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Alternative Names Return to topPlasma renin activity; Random plasma renin; PRA
Definition Return to top
Renin is a protein (enzyme) released into the bloodstream by special kidney cells. It is released in response to decreasing salt (sodium) levels or low blood volume. Renin plays a role in the release of aldosterone, a hormone that helps control the body's salt and water balance.
A test can be done to measure the amount of renin in your blood.
How the Test is Performed Return to top
Blood is drawn from a vein, usually from the inside of the elbow or the back of the hand. The site is cleaned with germ-killing medicine (antiseptic). The health care provider wraps an elastic band around the upper arm to apply pressure to the area and make the vein swell with blood.
Next, the health care provider gently inserts a needle into the vein. The blood collects into an airtight vial or tube attached to the needle. The elastic band is removed from your arm.
Once the blood has been collected, the needle is removed, and the puncture site is covered to stop any bleeding.
In infants or young children, a sharp tool called a lancet may be used to puncture the skin and make it bleed. The blood collects into a small glass tube called a pipette, or onto a slide or test strip. A bandage may be placed over the area if there is any bleeding.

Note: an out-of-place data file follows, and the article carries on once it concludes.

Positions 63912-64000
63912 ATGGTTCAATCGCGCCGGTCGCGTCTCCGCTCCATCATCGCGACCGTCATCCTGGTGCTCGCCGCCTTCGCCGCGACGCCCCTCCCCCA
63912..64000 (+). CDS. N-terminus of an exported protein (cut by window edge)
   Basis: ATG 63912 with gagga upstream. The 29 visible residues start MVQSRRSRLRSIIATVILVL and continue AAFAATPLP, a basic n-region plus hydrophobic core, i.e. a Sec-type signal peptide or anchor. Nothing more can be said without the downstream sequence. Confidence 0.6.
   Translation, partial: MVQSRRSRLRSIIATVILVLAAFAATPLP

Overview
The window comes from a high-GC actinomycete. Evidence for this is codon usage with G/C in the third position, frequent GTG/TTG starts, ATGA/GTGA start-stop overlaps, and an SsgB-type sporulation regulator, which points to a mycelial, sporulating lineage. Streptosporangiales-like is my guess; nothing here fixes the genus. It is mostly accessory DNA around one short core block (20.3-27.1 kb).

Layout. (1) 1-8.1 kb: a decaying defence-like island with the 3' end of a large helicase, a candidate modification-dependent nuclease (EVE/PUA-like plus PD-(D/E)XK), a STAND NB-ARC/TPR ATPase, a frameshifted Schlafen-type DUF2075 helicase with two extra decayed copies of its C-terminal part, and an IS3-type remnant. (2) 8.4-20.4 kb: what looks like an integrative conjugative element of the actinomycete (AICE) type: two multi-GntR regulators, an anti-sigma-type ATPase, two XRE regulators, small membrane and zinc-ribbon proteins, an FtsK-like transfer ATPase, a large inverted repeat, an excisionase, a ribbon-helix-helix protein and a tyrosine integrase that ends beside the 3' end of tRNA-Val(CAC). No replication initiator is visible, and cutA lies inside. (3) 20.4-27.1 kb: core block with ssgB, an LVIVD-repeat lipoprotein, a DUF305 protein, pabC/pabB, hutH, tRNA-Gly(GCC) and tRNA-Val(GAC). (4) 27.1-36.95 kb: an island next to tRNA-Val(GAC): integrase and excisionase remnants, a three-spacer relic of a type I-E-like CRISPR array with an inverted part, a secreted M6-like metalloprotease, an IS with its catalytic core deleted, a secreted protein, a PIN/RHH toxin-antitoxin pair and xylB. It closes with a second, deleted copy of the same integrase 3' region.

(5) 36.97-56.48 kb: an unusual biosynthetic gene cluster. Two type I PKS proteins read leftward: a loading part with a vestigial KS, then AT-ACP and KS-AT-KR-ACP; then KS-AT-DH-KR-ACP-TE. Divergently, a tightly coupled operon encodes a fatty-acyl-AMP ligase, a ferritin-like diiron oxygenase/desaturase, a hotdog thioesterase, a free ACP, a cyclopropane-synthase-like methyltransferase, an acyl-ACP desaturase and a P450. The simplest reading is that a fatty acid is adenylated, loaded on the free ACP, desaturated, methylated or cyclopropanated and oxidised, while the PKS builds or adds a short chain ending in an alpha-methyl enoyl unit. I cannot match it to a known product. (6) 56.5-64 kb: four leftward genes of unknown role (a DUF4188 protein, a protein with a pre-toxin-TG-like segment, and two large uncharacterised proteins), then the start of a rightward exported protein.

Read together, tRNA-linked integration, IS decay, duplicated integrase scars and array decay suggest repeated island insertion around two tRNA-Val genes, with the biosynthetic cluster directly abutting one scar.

How to Prepare for the Test Return to top
Your health care provider may tell you to temporarily stop taking certain drugs that can affect test results.
Drugs that can affect renin measurements include:
You should eat a normal, balanced diet with low-sodium content (about 3 gm/day) for 3 days before the test.
How the Test Will Feel Return to top
When the needle is inserted to draw blood, some people feel moderate pain, while others feel only a prick or stinging sensation. Afterward, there may be some throbbing.
Why the Test is Performed Return to top
This test is performed as part of the diagnosis and treatment of high blood pressure.
Persons with essential hypertension may have renin and aldosterone levels checked to evaluate if they are salt-sensitive, which causes low renin with normal aldosterone levels. The test results help to guide your doctor in choosing the correct medication. Salt-sensitive patients with high blood pressure associated with low renin levels respond well to diuretic medications.
Normal Results Return to top
Normal values range from 1.9 to 3.7 ng/mL/hour.
Note: Normal value ranges may vary slightly among different laboratories. Talk to your doctor about the meaning of your specific test results.
What Abnormal Results Mean Return to top
Higher than normal levels may indicate:
Lower than normal levels may indicate:
Risks Return to top
Veins and arteries vary in size from one patient to another and from one side of the body to the other. Obtaining a blood sample from some people may be more difficult than from others.
Other risks associated with having blood drawn are slight but may include:
Considerations Return to top
Renin measurements are affected by salt intake, pregnancy, time of day, and body position.Update Date: 10/22/2007 Updated by: Robert Mushnick, M.D., Clinical Assistant Professor, Department of Nephrology, SUNY Downstate Health Center, Brooklyn, NY. Review provided by VeriMed Healthcare Network.